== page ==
1 University College London (UNITED KINGDOM)
2 Lancaster University (UNITED KINGDOM)
About this paper:
Appears in: EDULEARN21 Proceedings
Publication year: 2021
Pages: 1082-1091
ISBN: 978-84-09-31267-2
ISSN: 2340-1117
doi: 10.21125/edulearn.2021.0282
Conference name: 13th International Conference on Education and New Learning Technologies
Dates: 5-6 July, 2021
Location: Online Conference
This research is based on the thought process that informed the design of a virtual reality massive open online course (MOOC) in FutureLearn. One of the main significant aspects of developing an online course for a large cohort of learners is to first consider the structure and pedagogic instructions and theories underpinning the design. This research covers aspects of good pedagogical design practice and perspectives used for structuring the content of the course. Designing an online course such as a MOOC requires careful consideration of the structure of delivery and the pedagogic flow of the instructional resources and process. The proposed virtual reality course follows good practice pedagogy from a design science perspective. The course content is structured in a logical manner that guides the learners in directing their studies in a sequential order of engagement that was designed by the course coordinator. This research reveals how good instructional pedagogy theories and principles help to facilitate teaching and learning easily. The development of concepts that lead to self-directed learning makes facilitating online learning very easy for the educators. The learners and course evaluations were done using incremental weekly quizzes and exercises. This course is developed for learners with little or no programming skills or no experience in virtual worlds (Augmented, Virtual and Mixed realities). The concepts were delivered with instructional structure to guide and direct the learners for independent learning no matter their location. In this course, learners’ engagement with the resources is taken into consideration and reflective observations are done based on the demography of the registered participants. Action research and qualitative content analysis methods were applied to evaluate the text data from the research. The main purpose of the research is to investigate learners’ reasons for engaging with the course structural resources provided and to explore aspects of mitigation for future MOOC designs. The result reveals that majority of the learners registered for the course to learn more about the virtual reality (VR) course and to learn from their interaction with other learners. This research applied some natural language processing (NLP) techniques to extract and summarize the prevalence topics or reasons for engagement from the icebreaker discussion. NLP techniques such as summarization, topic modelling and latent dirichlet allocation (LDA) were used to create the topic models for visualization.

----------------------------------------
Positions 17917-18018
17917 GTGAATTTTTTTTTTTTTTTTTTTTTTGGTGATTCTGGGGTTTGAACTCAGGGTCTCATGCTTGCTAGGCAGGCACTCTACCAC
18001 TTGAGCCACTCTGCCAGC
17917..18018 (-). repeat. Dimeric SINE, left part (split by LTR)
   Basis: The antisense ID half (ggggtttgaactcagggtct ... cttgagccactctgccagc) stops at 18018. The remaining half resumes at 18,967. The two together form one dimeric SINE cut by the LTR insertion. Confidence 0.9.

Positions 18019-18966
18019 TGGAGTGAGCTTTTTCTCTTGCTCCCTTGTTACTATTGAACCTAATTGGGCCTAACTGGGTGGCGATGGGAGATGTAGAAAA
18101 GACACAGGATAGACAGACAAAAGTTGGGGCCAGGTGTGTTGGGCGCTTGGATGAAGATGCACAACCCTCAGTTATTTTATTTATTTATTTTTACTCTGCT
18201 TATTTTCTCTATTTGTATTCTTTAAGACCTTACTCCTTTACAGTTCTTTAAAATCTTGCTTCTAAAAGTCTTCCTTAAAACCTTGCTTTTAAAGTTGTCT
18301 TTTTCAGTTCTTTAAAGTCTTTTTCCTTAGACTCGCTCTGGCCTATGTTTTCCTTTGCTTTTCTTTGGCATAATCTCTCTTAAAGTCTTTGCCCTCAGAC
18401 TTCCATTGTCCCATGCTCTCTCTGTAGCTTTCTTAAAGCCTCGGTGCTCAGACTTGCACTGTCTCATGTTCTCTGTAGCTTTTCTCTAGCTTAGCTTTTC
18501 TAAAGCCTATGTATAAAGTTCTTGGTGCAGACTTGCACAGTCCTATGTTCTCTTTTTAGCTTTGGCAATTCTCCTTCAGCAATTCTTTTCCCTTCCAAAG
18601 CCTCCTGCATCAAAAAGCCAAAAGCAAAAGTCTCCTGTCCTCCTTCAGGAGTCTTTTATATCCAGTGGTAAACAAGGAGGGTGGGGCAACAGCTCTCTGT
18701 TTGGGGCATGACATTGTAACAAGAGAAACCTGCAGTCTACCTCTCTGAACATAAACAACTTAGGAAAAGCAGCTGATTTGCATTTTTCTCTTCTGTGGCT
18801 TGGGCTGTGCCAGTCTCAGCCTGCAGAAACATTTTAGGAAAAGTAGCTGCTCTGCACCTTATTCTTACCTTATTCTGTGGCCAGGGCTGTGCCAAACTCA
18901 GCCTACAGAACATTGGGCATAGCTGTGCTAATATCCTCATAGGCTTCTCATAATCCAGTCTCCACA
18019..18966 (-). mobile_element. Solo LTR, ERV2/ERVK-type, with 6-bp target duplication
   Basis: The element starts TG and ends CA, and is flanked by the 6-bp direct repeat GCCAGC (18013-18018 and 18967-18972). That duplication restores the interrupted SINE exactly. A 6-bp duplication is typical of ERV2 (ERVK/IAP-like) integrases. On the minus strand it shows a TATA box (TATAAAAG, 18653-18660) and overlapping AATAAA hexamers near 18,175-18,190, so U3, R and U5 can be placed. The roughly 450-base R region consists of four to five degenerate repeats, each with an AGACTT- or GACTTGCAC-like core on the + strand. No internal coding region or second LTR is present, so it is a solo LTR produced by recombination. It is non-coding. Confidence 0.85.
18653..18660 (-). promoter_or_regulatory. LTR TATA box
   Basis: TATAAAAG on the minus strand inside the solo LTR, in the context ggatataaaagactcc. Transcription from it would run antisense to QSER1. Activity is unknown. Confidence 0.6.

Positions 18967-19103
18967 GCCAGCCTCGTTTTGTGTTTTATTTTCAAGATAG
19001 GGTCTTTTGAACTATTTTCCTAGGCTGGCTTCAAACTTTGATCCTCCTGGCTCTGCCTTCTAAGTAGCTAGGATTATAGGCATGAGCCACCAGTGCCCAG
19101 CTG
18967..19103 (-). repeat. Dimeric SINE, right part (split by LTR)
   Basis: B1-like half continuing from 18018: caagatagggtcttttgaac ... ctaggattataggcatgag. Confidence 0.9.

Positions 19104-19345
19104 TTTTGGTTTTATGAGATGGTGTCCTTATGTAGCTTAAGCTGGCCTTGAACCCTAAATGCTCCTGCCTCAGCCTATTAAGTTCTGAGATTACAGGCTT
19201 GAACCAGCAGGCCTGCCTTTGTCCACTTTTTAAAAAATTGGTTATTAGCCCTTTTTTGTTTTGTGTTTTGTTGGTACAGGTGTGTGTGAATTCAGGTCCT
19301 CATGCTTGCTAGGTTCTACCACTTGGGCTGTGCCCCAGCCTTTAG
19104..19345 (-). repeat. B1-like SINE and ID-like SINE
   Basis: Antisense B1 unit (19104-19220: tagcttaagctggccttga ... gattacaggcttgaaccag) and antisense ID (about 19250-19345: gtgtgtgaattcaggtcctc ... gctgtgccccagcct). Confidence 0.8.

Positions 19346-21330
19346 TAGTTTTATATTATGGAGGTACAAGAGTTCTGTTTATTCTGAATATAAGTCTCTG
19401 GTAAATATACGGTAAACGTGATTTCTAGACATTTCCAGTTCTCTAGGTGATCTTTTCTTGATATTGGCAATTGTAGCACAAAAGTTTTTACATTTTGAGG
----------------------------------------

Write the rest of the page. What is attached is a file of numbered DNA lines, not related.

MOOC, pedagogy theories, self-directed learning, virtual reality, engagement, latent dirichlet allocation, topic modelling, pyLDAvis, summarization